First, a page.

Contrary to popular belief, not winning the lottery isn’t the end of the world for the Knicks. On the bright side, RJ Barrett is a great fit next to free agent targets.
The Zion Williamson sweepstakes have come and gone. Much to the chagrin of Knicks fans, this decade’s most intriguing NBA prospect will be, barring some type of Daenerys Targaryen-esque bout of madness, a New Orleans Pelican.
But despite the overwhelming groans of despair from the majority of Knicks fans, not all is lost at Madison Square Garden. If anything, Knicks fans should be happy with the way the offseason has begun.
For starters, they’re the only team of the top-four lottery teams to not fall out of said top four. They have their highest lottery pick since 1985, when they drafted Patrick Ewing first overall. It looks like 33 gave the Knicks some good luck on the dais, after all.
And in what is widely considered a three-player draft—which will more likely than not prove to be untrue—the Knicks earned themselves a top-three pick. Sure it was the third pick, but it also wasn’t the fourth. Silver linings only here, people.
With Zion unequivocally pegged as the first overall pick, it appears Ja Morant, the Murray State phenom, will go number two overall to the Memphis Grizzlies. That leaves Williamson’s teammate at Duke, R.J. Barrett, the consensus pick for third overall.
Short of a trade materializing, you can bet the house that Barrett will be donning the orange and blue next season. And for those upset about missing out on Zion, his ex-teammate is a hell of a consolation.
In fact, he might even suit the 2019–20 Knicks better than the 6-foot-7 Williamson.
R.J. Barrett’s Fit on the Knicks
Let’s get one thing straight before proceeding—Williamson is the better prospect than Barrett. His ceiling is the roof (a good thing, according to Michael Jordan), and he has the potential to be a transcendent talent in the NBA.
Let’s not forget a mere nine months ago, however, Barrett was considered the best overall prospect in the projected 2019 draft class. He was supposed to go first overall. But Zion kept Zion-ing, and Barrett—arguably the best player on Duke last season—was left as an afterthought. Batman got demoted to Robin, if you will.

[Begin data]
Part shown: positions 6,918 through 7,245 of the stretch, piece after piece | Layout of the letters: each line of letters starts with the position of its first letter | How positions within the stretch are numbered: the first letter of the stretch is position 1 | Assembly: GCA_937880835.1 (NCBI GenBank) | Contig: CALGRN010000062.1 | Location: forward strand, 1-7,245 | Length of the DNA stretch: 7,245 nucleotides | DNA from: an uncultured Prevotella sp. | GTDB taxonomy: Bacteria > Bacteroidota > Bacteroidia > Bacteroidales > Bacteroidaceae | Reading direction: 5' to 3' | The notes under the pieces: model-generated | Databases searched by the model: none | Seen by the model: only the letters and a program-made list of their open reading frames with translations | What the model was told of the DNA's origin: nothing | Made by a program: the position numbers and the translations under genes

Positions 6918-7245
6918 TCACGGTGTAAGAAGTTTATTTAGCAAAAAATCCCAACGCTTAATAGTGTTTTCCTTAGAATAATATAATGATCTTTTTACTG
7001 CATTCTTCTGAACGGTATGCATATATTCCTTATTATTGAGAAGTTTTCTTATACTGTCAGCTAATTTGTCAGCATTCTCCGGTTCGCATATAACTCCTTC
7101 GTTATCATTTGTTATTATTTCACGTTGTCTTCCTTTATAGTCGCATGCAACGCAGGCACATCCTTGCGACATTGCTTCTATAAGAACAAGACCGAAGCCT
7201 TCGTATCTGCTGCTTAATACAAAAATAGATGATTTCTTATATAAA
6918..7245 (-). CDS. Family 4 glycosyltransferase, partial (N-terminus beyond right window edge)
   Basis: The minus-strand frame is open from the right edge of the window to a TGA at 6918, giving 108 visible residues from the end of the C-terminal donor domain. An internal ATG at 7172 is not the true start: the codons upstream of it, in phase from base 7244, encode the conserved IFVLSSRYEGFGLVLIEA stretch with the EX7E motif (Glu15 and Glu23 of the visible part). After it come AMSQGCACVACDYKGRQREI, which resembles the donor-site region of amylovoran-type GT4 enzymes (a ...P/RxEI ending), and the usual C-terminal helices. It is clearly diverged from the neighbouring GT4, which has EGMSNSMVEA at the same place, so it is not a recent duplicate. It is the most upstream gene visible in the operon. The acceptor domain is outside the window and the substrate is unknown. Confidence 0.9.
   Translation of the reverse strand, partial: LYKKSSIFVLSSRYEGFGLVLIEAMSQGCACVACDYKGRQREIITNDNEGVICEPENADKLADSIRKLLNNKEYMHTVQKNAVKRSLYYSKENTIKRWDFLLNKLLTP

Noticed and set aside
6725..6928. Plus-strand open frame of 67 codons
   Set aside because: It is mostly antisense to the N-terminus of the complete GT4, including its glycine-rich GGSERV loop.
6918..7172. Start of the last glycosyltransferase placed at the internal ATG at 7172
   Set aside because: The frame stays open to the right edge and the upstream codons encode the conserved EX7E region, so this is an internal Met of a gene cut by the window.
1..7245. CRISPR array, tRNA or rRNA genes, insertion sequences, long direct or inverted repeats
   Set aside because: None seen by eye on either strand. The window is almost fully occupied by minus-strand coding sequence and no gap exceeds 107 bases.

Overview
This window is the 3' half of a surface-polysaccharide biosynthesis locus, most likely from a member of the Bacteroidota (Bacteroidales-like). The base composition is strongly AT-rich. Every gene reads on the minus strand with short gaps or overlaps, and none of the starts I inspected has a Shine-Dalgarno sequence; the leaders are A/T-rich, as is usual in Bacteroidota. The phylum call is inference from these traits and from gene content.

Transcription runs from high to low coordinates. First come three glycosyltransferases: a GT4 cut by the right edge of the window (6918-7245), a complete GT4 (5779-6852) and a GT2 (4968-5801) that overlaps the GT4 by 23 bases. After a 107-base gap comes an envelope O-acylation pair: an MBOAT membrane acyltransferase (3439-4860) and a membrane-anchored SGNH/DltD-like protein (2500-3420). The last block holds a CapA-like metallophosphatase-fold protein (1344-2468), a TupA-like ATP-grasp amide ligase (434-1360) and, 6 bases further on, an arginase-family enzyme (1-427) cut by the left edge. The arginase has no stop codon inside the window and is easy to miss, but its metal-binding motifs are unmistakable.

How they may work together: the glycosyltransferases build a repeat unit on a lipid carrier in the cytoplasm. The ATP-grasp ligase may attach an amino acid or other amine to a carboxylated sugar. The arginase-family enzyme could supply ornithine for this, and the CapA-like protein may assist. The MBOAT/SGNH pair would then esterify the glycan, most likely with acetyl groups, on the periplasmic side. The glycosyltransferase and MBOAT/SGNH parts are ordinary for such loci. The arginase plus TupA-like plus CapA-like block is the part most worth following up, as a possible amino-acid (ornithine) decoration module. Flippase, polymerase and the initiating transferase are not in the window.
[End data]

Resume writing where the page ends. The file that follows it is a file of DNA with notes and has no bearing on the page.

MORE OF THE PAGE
We typically don’t like to speak in free agency hypotheticals here at The Knicks Wall because we, well, cover the Knicks, who have a pretty solid track record of underwhelming (to put it lightly) in the offseason. But it’s hard to avoid doing so when it comes to this July. For the first time in, like, ever, the Knicks have a legitimate shot at landing two of the top free agents of the offseason in the supposed package duo of Kevin Durant and Kyrie Irving. Not only do they have a puncher’s chance, but most around the league think it’s already a done deal. You know, cross some T’s (or K’s) and dot some I’s.
With those two potentially coming on board, a wing player like Barrett—who averaged 22.6 points, 7.6 rebounds, and 4.3 assists playing next two other lottery picks in Williamson and Cam Reddish—could give the Knicks a plug-and-play starter who fits what head coach David Fizdale likes to do on offense.
The 6-foot-7 Barrett can handle the ball in transition, play a little point guard in the half court, defend 1-3 (or 4, depending on the matchup), and shoot from the outside. And unlike Williamson—who, if used to his potential, is likely to project as a point forward/center—he doesn’t need the ball in hands to be effective. In other words, he can play off-the-ball next to the ball-dominant Irving, and the isolation wizard Kevin Durant.
R.J.’s attitude encapsulated in one quote.
When @ShamsCharania asked him what he needs to work on to be successful at the next level, Barrett had a simple response:
— 🇨🇦 The Knicks Wall 🇨🇦 (@TheKnicksWall) May 16, 2019
Barrett is also the more polished player at this point in his career. While his three-point and free throw shooting leave some to be desired—he shot 30.8% and 66.5% from those spots, respectively—he’s shown a knack for knocking down open shots, which bodes well for a situation in which he’s the third or fourth option. And his ability to distribute the ball at his size makes him a perfect secondary playmaker, especially in the open court.
His length and athleticism provide an instant upgrade to one of the Knicks’ biggest issues last season—perimeter defense. Teams shot 47.1% against New York last year, a number they certainly hope decreases in year two of the Fizdale era.
A potential starting lineup of Irving, Barrett, Durant, Kevin Knox, and Mitchell Robinson would give the Knicks a lengthy, versatile unit on both ends of the court. With four of the five starters standing 6’7” or taller, the Knicks would have the ability to switch at a whim on defense while playing a spaced-out, heavy pick-and-roll style on offense. They’ll have four different players with the ability to handle the ball, while Mitchell Robinson does that thing where he rolls to the rim and catches lobs over and over again.
And with how creative Fizdale can get on offense, don’t be surprised to see three, maybe four-guard lineups out on the floor, with Durant playing the de facto 5. Barrett’s length and height allows him to do just that.
Make no mistakes—it sucks that we lost out on a transcendent talent in the first year of a new lottery format. Especially one who actually wanted to play in New York.
But with one of the biggest free agencies in NBA history coming up—one that includes a seven-foot scoring machine who is a transcendent player himself—R.J. Barrett certainly isn’t a bad consolation prize. The only question at this point is whether or not the Knicks package the pick in a trade.
It’s going to be an interesting offseason, either way.